Figure of Christopher Schultz in our permanent Schwenkfelder immigration gallery on the ground floor
This fall the Schwenkfelder Library & Heritage Center will feature an exhibit about the life and legacy of Christopher Schultz. Christopher Schultz came as an orphan at age 16 to America, and played various significant roles in maintaining the Schwenkfelders cultural identity in America. The exhibit not only shares information about Christopher Schultz’ life but the lives of his descendants.
Jeremiah Schultz's chair
One of Christopher Schultz’s descendants was Jeremiah Schultz. Christopher Schultz was his great-great grandfather. Jeremiah, known as Jerry, was born in 1857 and remained single throughout his life. Due to complications from polio in his early life he was unable to fully use his legs. The wheelchair he used is part of our collection and will be temporarily on view as part of the Christopher Schultz exhibit. Jerry Schultz lived for about 80 years and served as a school teacher and according to various sources enjoyed weaving textiles for various friends and family members. His brother Wesley Schultz was the local Justice of the Peace in the Hereford area and played a significant role in collecting information for the Schwenkfelder Genealogical Record.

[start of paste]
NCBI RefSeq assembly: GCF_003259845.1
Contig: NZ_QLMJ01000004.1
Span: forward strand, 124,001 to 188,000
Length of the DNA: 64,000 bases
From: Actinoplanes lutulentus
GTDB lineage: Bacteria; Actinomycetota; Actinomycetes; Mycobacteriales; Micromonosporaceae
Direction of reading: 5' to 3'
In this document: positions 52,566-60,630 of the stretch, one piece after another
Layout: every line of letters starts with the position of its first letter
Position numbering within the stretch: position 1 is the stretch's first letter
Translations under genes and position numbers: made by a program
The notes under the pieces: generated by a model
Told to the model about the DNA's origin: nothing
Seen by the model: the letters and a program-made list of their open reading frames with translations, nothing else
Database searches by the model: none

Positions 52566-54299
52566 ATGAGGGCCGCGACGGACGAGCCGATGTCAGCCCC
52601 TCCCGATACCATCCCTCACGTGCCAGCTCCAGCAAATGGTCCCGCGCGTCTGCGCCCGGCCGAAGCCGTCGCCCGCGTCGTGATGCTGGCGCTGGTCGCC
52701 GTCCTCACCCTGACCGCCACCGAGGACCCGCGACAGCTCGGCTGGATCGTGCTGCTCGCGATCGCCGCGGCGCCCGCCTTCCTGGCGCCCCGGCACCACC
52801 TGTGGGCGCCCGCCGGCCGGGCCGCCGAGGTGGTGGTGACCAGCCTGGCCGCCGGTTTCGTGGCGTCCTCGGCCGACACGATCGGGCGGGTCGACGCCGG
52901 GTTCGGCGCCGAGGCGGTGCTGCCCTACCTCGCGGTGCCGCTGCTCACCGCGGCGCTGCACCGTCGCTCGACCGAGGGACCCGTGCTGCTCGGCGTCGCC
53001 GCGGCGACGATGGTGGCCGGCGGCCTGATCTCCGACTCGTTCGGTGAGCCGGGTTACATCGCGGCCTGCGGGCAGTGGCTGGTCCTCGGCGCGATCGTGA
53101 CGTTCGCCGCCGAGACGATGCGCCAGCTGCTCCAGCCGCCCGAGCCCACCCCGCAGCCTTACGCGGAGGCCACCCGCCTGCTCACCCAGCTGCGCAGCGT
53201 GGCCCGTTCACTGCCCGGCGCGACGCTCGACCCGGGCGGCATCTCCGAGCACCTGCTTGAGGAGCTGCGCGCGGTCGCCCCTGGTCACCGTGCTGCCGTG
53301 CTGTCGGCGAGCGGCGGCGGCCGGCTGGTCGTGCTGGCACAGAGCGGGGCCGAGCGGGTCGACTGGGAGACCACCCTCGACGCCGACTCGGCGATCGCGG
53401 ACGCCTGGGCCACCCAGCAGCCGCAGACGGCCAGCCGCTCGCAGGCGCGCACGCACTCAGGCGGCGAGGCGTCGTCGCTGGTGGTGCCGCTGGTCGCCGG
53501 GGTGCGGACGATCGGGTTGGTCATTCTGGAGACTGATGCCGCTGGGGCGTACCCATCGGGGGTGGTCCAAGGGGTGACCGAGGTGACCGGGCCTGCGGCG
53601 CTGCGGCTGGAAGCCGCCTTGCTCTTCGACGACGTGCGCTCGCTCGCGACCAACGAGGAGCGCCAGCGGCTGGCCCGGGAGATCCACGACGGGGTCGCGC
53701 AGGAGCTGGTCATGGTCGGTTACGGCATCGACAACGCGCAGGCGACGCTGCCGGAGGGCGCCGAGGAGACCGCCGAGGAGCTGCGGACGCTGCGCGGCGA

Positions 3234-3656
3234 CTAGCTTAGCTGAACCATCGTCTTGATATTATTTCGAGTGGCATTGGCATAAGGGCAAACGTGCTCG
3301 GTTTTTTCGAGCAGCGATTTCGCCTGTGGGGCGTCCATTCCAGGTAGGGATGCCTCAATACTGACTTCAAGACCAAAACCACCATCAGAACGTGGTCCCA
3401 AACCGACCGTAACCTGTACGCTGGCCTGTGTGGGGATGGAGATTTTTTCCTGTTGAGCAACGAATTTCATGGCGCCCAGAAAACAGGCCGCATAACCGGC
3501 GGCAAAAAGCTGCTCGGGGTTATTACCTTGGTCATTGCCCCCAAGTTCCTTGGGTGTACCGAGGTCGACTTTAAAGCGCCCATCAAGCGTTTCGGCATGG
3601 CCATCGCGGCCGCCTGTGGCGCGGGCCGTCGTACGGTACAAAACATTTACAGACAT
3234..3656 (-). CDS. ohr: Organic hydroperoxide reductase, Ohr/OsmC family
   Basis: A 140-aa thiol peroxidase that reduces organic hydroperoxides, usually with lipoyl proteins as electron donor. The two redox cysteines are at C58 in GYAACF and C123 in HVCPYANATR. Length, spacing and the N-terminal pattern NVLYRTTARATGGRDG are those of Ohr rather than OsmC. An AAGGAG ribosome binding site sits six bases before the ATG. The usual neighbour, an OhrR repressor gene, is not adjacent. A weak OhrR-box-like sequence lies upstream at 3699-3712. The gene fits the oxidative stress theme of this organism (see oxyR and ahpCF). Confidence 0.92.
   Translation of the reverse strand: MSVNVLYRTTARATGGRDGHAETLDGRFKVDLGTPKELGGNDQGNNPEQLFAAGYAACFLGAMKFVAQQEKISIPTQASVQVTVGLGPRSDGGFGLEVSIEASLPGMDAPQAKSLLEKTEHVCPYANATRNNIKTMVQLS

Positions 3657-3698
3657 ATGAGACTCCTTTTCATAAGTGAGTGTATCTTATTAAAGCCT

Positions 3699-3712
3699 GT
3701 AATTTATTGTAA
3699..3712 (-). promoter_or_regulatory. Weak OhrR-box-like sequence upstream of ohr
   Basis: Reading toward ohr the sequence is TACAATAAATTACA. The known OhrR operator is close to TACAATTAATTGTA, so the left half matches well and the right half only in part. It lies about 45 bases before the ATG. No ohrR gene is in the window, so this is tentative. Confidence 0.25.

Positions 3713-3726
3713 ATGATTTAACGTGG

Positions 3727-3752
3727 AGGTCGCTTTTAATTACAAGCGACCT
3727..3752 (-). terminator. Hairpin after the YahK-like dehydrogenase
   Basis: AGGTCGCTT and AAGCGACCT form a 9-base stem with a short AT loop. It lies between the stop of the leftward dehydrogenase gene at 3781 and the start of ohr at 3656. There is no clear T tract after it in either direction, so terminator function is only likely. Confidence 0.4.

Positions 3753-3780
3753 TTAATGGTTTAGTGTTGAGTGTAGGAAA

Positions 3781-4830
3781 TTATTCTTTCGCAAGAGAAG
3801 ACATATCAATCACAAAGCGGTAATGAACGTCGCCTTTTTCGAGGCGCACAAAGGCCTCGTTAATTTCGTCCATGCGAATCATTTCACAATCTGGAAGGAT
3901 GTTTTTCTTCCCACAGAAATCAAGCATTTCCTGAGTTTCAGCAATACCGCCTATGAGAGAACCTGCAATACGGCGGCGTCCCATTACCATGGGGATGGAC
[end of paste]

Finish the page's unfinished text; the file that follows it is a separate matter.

Sentiments about Jerry’s life are echoed in the poem What He Took by Millen Brand in Local Lives: Poems About the Pennsylvania Dutch.
“…He lay down with his chest against the rail and propelled himself by his strong hands. He wore gloves and went faster than a man could walk. He would go sometimes as far as ten miles, and could get up a hard hill. But that is all past now, his days of traveling are past. Though kept, the chariot of those years weathers now on the porch. He sits with twilight behind his head, and as he talks, his voice is muffled by his untended beard…” (Brand 1975, 49)
The wheelchair Jerry used is part of our collection and will be temporarily on view as part of the Christopher Schultz exhibit. Christopher Schultz, first floor art gallery, opens August 21, 2011 and runs through February 19, 2012.
Brand, Millen. Local Lives: Poems about the Pennsylvania Dutch New York: Clarkson N Potter, Inc. 1975. Pgs. 49-50.